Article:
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Bay of Quinte waterfront property owners facing damage from shoreline erosion

Click to play video: 'Waterfront property owners in the Bay of Quinte dealing with shoreline erosion because of flooding and high water levels.'
Waterfront property owners in the Bay of Quinte dealing with shoreline erosion because of flooding and high water levels.
WATCH ABOVE: Bay of Quinte waterfront owners are still waiting for water levels to drop to assess shoreline erosion damage to their properties – Aug 17, 2017

Shoreline erosion is fast becoming an issue for property owners in the Bay of Quinte.

Jim Bergeron, who lives on Sunrise Drive in Prince Edward County, just south of Belleville, has experienced flooding on his property.

“We’re still absorbing the whole situation,” Bergeron said.

He considers himself lucky to have not had too much damage as a result of the flooding, but many of his neighbours with homes on the shoreline fared much worse.

“When I look around me and go up and down the street and talk to my neighbours, [it’s clear] this is going to go on for a little while, with the cleanup and followup, if you will.”
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READ MORE: Prince Edward County under state of emergency over flooding risk

Terry Murphy, general manager of the Quinte Conservation Authority, says the organization has a backlog of waterfront property owners looking for help dealing with erosion caused by the flooding.

“I think in the last two months, we’ve done 65 site visits, which is a lot more than the normal routine,” Murphy said.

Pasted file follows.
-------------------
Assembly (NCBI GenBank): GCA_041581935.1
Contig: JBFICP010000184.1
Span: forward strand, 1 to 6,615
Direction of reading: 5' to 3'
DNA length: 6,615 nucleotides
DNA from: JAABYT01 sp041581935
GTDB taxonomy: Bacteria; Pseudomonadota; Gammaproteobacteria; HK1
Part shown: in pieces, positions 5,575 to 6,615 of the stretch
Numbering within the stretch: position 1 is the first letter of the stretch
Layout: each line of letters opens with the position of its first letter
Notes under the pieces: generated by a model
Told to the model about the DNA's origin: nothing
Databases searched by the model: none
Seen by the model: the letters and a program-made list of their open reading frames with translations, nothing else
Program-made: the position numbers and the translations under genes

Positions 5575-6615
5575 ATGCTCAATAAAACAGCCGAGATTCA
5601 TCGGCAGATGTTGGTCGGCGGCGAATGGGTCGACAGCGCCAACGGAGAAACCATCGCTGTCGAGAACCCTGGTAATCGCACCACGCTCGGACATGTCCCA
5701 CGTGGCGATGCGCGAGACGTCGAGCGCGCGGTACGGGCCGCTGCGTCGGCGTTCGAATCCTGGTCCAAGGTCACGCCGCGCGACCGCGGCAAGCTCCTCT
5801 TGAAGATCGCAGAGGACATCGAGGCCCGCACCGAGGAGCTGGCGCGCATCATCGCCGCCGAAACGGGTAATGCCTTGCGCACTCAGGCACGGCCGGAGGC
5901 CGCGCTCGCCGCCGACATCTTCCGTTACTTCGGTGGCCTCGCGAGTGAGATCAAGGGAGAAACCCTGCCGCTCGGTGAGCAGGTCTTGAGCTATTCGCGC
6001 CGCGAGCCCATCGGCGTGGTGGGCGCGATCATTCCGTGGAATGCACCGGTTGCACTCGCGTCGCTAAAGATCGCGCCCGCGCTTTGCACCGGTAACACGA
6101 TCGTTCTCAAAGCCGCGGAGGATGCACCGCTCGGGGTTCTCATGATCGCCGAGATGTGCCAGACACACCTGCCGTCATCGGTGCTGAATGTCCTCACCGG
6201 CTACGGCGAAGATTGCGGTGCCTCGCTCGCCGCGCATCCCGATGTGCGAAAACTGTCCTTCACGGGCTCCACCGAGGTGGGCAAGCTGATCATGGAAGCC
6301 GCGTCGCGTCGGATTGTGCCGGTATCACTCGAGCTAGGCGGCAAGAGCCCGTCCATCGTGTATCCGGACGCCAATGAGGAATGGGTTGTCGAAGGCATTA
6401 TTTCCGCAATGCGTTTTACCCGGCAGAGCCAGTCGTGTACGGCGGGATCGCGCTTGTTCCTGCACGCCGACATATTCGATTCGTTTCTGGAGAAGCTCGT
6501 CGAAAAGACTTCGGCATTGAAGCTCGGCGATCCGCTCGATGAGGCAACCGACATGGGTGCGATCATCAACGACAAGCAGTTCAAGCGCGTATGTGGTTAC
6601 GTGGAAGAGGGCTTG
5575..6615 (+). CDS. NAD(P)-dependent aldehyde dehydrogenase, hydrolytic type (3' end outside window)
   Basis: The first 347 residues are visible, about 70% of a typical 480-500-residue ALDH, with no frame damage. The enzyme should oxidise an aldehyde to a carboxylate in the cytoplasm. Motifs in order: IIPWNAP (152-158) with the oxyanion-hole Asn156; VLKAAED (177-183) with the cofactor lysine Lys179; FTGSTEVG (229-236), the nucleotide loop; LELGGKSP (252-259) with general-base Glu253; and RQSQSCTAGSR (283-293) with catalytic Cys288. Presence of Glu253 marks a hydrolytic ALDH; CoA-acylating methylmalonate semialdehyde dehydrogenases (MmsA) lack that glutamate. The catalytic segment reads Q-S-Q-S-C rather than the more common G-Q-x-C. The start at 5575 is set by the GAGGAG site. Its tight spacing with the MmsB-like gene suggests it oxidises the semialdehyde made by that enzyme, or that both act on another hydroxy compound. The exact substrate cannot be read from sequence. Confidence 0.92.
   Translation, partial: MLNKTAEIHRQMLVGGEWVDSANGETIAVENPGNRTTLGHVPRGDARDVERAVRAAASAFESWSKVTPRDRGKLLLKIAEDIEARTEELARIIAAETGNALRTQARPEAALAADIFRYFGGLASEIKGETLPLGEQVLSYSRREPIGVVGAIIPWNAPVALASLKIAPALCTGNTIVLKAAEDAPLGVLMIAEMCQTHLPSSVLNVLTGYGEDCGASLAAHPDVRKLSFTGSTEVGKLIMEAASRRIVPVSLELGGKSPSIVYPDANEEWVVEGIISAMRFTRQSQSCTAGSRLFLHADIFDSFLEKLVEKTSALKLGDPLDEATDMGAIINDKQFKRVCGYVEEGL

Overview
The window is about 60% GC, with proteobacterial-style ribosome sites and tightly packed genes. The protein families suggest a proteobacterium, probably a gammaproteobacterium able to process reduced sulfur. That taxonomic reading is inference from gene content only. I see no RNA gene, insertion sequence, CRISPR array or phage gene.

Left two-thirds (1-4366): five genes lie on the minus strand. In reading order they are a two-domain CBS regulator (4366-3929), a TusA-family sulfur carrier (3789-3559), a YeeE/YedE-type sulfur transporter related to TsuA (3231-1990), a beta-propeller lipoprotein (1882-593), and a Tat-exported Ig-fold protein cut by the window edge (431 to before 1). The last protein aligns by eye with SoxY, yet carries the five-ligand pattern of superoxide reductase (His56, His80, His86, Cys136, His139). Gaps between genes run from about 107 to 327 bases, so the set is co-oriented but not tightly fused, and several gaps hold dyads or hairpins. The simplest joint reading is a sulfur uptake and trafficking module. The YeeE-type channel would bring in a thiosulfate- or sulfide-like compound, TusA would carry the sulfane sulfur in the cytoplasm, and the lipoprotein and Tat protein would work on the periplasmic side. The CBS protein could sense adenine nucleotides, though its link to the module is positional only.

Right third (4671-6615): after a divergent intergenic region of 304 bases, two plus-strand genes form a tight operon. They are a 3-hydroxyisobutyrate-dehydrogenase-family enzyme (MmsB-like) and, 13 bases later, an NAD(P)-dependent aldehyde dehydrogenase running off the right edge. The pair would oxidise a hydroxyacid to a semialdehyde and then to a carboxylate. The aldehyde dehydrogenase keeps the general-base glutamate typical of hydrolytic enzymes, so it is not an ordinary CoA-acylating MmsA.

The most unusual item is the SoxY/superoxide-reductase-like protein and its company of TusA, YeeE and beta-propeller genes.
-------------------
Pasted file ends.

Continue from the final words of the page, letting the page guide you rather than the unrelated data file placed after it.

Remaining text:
The conservation authority notes the water levels probably won’t fully recede until October and until those water levels drop, they won’t be able to fully assess the amount of erosion that’s taken place and what steps waterfront property owners can take.

“When the water has receded, we can actually see the shoreline and know what the damage is, so if people can wait until later in October … it would be best and save us some time also,” Murphy said.

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Murphy says to try and help homeowners in the interim, the conservation authority is waving its site visit fee and reducing permit fees for work that may need to be done.

“The board had decided that we would reduce the actual permit fees by 50 per cent,” Murphy said.

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The conservation authority is currently so busy with requests that it could take two or three weeks before it is able to send someone out to properties to assess erosion damage.

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